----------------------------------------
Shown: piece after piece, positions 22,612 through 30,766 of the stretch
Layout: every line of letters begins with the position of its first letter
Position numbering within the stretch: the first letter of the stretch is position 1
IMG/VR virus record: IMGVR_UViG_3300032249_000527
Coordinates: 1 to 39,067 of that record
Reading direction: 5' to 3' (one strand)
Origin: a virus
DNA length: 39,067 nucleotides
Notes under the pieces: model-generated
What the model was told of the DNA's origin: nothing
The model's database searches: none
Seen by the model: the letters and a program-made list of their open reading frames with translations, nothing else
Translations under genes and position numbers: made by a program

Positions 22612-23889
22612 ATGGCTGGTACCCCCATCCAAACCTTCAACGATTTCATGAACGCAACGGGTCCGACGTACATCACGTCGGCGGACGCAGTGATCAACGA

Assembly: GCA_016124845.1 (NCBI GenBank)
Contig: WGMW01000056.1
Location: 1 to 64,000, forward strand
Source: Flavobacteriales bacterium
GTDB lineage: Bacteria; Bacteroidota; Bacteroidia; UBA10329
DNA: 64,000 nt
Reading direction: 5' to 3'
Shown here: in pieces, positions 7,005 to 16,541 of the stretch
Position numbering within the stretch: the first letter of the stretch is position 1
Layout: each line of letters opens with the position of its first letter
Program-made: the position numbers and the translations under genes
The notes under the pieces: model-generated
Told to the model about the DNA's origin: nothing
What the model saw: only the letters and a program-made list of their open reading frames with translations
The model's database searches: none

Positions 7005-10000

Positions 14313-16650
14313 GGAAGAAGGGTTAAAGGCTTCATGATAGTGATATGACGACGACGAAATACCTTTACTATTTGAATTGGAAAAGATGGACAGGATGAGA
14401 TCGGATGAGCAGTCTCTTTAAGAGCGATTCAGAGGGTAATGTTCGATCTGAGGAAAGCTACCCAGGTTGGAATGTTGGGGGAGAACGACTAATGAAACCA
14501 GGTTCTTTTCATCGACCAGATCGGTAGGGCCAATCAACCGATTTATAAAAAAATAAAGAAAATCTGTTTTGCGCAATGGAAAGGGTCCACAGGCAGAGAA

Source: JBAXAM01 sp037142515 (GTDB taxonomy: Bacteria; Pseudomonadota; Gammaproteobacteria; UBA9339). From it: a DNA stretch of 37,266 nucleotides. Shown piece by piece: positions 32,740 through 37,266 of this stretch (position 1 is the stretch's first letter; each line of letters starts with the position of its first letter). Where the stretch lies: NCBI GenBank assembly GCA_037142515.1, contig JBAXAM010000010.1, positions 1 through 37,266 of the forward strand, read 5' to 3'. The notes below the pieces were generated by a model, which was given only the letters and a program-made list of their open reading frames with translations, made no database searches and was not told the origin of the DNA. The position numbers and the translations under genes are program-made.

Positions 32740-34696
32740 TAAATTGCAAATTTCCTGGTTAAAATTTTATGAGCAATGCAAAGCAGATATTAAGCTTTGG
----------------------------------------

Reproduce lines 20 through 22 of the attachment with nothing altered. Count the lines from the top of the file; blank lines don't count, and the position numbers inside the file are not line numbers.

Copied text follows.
GTDB lineage: Bacteria; Bacteroidota; Bacteroidia; UBA10329
DNA: 64,000 nt
Reading direction: 5' to 3'